Deborah O’Sullivan (23:57):
And then here you can see there’s just some bullet points. So designed and implemented a social media campaign that increased consumer sales by x percent, redesigned company website, increasing traffic reviewed and improved, managed a person and taught them how to do analytics. So they’re quite good examples and I know it’d be different for every sector, every job. But there, that’s the type of language you’re looking for, for your last 10 years of experience and that’s not, it sounds quite easy. It’s not actually that easy. So don’t worry if you get stuck a little bit when you do that cause you can keep improving that as you revisit your CV over time. I notice you’ve got your hand up, Jane, you’re muted.
Jane O’Gorman (24:45):
I have, and I ought to unmute myself first before I say anymore <laugh>. It’s just, we have quite a number of questions coming through at this point and I wonder if we should address some of them now. Okay. If that’s okay. While it’s still relevant quite a few on the profile. In terms of – should the profile be in third person?
Deborah O’Sullivan (25:07):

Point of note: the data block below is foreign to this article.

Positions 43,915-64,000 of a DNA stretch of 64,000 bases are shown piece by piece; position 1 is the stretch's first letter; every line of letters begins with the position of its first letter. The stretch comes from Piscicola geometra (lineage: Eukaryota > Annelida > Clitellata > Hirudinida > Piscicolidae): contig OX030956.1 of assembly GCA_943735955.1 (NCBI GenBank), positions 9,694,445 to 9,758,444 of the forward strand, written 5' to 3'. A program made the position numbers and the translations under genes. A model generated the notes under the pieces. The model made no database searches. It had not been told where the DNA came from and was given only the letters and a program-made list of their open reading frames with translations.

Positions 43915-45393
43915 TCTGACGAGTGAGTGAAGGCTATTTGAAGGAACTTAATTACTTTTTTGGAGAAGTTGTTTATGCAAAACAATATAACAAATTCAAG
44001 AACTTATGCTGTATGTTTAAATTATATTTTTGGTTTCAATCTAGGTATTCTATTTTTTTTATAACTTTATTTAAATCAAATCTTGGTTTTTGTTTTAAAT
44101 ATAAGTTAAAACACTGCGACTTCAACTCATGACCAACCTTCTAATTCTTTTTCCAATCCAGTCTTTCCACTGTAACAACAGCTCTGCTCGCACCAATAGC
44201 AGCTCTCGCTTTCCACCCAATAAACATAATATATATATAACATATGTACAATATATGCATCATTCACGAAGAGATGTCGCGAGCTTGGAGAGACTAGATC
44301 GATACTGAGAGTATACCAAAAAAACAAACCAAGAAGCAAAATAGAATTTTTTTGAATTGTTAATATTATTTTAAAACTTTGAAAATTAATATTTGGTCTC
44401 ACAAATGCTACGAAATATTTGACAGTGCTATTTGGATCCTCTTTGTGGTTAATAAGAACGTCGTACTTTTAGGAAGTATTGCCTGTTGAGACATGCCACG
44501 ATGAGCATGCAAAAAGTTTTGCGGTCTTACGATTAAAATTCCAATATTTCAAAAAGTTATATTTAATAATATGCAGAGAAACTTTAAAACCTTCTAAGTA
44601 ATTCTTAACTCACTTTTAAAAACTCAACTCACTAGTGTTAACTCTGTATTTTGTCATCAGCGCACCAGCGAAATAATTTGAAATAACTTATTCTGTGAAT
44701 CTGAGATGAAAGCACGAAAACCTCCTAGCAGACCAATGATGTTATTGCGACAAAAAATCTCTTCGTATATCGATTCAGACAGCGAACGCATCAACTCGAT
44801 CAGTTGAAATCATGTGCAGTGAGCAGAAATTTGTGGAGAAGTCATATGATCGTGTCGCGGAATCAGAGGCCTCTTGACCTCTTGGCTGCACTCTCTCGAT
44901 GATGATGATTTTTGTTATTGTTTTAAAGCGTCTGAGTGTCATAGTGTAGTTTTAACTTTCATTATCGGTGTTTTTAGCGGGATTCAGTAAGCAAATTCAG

Okay. Actually doesn’t matter. I personally think it’s better to do whatever you are comfortable with. So if it feels weird to you to say ‘I’ then don’t, you know, say ‘Jane’, ‘Jane is’. It’s fine either way, whichever you prefer. The majority of the time we see. Hmm. Jane, what would you say? I think it’s probably a split.
Jane O’Gorman (25:31):
Yeah, I think it’s a bit of a mix of the two actually. And as you say, it’s what comes comfortably. But we do see a mix. I think it’s about the content quite often. Absolutely. Actually whether you put it in first person or third person, it’s what you have to say that really matters. So really think about that and what you want to tell the reader. Yes. which actually <laugh> comes onto one of the next questions, which is – if I want to start a new career, (so you’re shifting away perhaps from some of what you’ve done previously) is the profile the best place to perhaps present that? Would that be the opportunity to say now looking for a new direction.